Tongue's stories followed the same patterns as their predecessors, but tended to be "more engagingly told," as J. B. Smith put it. Her versions had more dialogue, smoother plot arcs, and her own signature style.
J. B. Smith pointed out that Tongue's story "The Croydon Devil Claims His Own" was also very similar to an older tale, "The Devil of Croyden Hill," published in the magazine Echoes of Exmoor in 1925. True, that is to be expected - but Smith listed multiple variants of the tale, each with their unique plot points. Tongue's was unique in that it wasn't unique.
Smith wrote that Tongue's version, unlike the others, "shows every sign of being a retelling of (C1), down to small details of topography. It also stands out from other tales in her Somerset Folklore in being unattributed, a fact hardly calculated to allay suspicions that it is an adaptation of (C1) rather than a tradition in the true sense."
There are some distinct Tongue-isms, such as the villain being a redhead, and the unusually supernatural ending (most of the stories have a skeptical theme).
So these stories are well-known folktales from legitimate story families, but sometimes the details are so close to other people's renditions that it becomes noteworthy. It has led J. B. Smith to suggest that these stories are prototypes and not parallels; Jeremy Harte to say that Ruth took "over ten out of the fifteen or so narratives in [Whistler's article], and refashioned them."
It was in Forgotten Folk Tales of the English Counties, Tongue's 1970 book, where she really branched out. These stories are strikingly unique not just in style but in plot. The whole basis of the collection was that these were tales that had escaped every other collector, and were only unearthed by Tongue.
Tongue seemed endlessly capable of finding a folktale to match any saying or term. "Lazy Lawrence," an old character and personifying term for laziness, showed up as the name of an orchard-guarding fairy horse. "The Grey Mare is the Better Horse," a saying about henpecked husbands, showed up as a Robin Hood tale (in which all of the wives are quite meek and docile, by the way). "Tom Tiddler's Ground," a children's game, showed up as a story about hidden fairy gold. Hyter Sprites, an obscure type of spirit, were not much known beyond their name existing in a few dictionaries - but Ruth provided a whole story of their antics and their ability to transform into birds.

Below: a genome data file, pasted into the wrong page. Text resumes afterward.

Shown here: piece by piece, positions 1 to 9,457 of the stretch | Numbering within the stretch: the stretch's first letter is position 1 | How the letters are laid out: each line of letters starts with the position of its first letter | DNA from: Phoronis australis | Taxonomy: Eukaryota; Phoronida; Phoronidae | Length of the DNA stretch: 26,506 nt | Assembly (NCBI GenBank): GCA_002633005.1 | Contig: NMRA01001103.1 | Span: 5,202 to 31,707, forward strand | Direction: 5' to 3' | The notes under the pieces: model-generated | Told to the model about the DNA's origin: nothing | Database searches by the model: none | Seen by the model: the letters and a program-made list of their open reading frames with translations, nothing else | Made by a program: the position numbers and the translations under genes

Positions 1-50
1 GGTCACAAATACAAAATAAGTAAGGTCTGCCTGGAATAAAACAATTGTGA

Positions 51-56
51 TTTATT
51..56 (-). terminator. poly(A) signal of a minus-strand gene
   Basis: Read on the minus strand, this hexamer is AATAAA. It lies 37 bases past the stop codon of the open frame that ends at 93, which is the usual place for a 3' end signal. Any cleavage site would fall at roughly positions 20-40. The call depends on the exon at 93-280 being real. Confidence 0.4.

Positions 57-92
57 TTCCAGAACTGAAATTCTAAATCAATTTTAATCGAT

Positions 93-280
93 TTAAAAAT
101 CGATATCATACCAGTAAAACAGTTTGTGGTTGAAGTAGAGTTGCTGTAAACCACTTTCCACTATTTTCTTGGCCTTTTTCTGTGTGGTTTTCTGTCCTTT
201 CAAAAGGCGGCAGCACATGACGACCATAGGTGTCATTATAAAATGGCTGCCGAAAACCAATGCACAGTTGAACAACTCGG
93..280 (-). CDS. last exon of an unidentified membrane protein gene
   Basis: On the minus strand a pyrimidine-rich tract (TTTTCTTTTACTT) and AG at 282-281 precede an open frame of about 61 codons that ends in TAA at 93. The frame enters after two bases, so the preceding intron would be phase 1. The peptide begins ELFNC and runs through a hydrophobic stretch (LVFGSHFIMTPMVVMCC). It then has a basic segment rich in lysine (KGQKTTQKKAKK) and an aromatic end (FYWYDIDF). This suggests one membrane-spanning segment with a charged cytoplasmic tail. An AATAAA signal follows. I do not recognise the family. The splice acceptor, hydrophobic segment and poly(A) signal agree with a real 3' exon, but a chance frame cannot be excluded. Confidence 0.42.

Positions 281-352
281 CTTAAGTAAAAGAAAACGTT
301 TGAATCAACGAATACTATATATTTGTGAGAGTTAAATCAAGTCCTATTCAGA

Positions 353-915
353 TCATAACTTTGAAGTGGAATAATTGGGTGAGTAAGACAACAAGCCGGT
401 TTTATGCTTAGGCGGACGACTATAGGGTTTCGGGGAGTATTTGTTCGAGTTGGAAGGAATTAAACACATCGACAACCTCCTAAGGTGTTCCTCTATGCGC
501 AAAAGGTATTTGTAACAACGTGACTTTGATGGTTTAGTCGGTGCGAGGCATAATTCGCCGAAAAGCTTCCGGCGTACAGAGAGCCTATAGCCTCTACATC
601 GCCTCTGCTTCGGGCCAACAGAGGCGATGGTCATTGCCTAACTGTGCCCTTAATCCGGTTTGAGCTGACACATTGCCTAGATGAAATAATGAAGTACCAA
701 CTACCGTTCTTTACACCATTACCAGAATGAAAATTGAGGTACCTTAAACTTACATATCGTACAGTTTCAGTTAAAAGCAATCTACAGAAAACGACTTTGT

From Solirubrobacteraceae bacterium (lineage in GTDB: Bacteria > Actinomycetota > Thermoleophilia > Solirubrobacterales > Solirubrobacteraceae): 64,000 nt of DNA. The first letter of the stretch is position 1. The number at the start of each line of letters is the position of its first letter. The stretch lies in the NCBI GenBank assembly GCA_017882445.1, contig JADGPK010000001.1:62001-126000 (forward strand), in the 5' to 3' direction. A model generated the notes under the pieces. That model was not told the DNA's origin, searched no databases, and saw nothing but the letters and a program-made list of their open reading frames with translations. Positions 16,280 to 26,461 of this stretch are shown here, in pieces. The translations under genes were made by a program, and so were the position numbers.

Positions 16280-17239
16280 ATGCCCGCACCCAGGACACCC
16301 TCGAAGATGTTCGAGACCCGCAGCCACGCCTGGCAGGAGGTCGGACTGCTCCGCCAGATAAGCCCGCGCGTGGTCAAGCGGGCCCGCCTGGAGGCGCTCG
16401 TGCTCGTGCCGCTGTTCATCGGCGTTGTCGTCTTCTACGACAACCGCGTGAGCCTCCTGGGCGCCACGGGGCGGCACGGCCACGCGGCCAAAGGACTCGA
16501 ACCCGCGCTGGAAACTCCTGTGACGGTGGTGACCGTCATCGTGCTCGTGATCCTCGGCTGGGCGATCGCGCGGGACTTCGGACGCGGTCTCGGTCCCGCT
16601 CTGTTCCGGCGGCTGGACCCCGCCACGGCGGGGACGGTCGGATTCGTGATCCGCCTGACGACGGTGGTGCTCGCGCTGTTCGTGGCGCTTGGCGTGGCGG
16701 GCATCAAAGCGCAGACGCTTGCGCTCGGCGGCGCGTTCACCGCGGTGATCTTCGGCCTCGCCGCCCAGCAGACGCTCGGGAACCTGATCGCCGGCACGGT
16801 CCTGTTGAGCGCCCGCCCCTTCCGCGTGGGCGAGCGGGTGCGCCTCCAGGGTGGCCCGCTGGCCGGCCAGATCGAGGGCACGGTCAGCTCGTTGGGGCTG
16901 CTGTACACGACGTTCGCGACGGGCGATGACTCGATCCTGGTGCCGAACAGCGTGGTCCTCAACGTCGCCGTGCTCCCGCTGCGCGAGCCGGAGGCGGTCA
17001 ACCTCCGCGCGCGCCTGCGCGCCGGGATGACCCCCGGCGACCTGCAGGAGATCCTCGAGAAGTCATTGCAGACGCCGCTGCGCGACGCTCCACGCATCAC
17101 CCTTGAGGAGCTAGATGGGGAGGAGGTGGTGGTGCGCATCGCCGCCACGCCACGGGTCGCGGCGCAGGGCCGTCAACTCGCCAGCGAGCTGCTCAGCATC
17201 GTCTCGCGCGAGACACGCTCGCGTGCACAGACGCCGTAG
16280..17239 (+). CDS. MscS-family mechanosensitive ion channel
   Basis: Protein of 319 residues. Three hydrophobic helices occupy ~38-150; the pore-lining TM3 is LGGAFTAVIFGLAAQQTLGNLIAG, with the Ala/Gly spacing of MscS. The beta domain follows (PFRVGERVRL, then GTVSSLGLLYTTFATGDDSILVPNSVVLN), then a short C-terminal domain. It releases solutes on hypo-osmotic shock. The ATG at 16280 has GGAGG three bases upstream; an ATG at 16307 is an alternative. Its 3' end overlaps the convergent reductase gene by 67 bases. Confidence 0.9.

There are a few stories that I think deserve special attention here.
"The Grig's Red Cap"
This is one of the few times in which I believe Ruth catches herself in a direct lie.
In 1864, an editor of Transactions of the Philological Society theorized that a grig might be a fairy name, based on the word "griggling," a term for collecting leftover apples. After all, similar terms were "colepexying" and "pixy-hoarding."
A hundred years later, in Somerset Folklore, Ruth made the same case thinking along the same lines. As evidence, she also added in the story of "Skillywiddens," where the fairy is nicknamed Bobby Griglans. Tongue wrote that "It seems a reasonable inference that the grig is fairy of sorts [sic].”
In fact, the etymology is not as clear as it might seem. "Griggling" is most likely derived from "griggle," a word for a little apple. "Griglans" means "heather."
But a few years after that, in Forgotten Folk Tales, she gave the story "The Grig's Red Cap," on page 76, and notes "Heard from old Harry White, a groom at Stanmore, 1936. Also from the Welsh marshes, 1912." This implies strongly that Ruth is the one who heard the tale in 1912 and 1936 . . . despite seeming to guess at the grigs' very existence in 1965.
Was Ruth inspired by that old journal issue? Did she decide that grigs deserved their own story - even if she had to construct it herself?
The asrai was a water fairy who emerged from her lake on moonlit nights. A greedy fisherman kidnapped her, planning to sell her, but the delicate sprite could not bear sunlight. At dawn, she melted into a puddle of water -- while the fisherman would always bear her freezing cold handprint on his arm.
Katharine Briggs noted in The Fairies in Tradition and Literature that "The name is mentioned in Robert Buchanan's verses." Robert Buchanan actually wrote two poems about the asrai, although the plots bear no resemblance to Tongue's tale. Although Buchanan clearly took inspiration from folklore, the asrai seem to be his own creation. He is the only person ever to mention them until Ruth Tongue, and he developed their characteristics between poems. His asrai are pale beings who avoid sunlight – metaphorically melting away when the sun emerged and humanity became the dominant species. Tongue’s asrai are much more fishy in appearance, and literally melt if they encounter sunlight.
Tongue may have even subtly woven in a little etymology, saying that one person thought an asrai was a newt. Asgill is an English dialect word for newt.
The "asrai" name was not from folklore - but still, perhaps the plot was. There are plenty of English stories of fishermen encountering or netting mermaids. Closer still, the French "Dame de Font-Chancela" was a fairy who appeared on moonlit nights by a fountain. A lustful nobleman tried to carry her away on his horse, but she vanished from his arms just as if she’d melted, and left him with a frozen feeling that prevented any further escapades for some time. (You go, girl.) I don't know if Tongue read French, but the story was cited in various French books and could very possibly have made its way to England.
"The Vixen and the Oakmen"
In this tale, a fox is protected by the Oakmen, dwarfish forest guardians who live within the great oak. Other characters include a helpful talking hawthorn tree and a malicious, murderous holly. In her notes, Tongue drew connections to two fiction authors. "For other references, see Beatrix Potter, The Fairy Caravan... J. R. R. Tolkien makes dynamic use of similar beliefs in The Lord of the Rings" (18).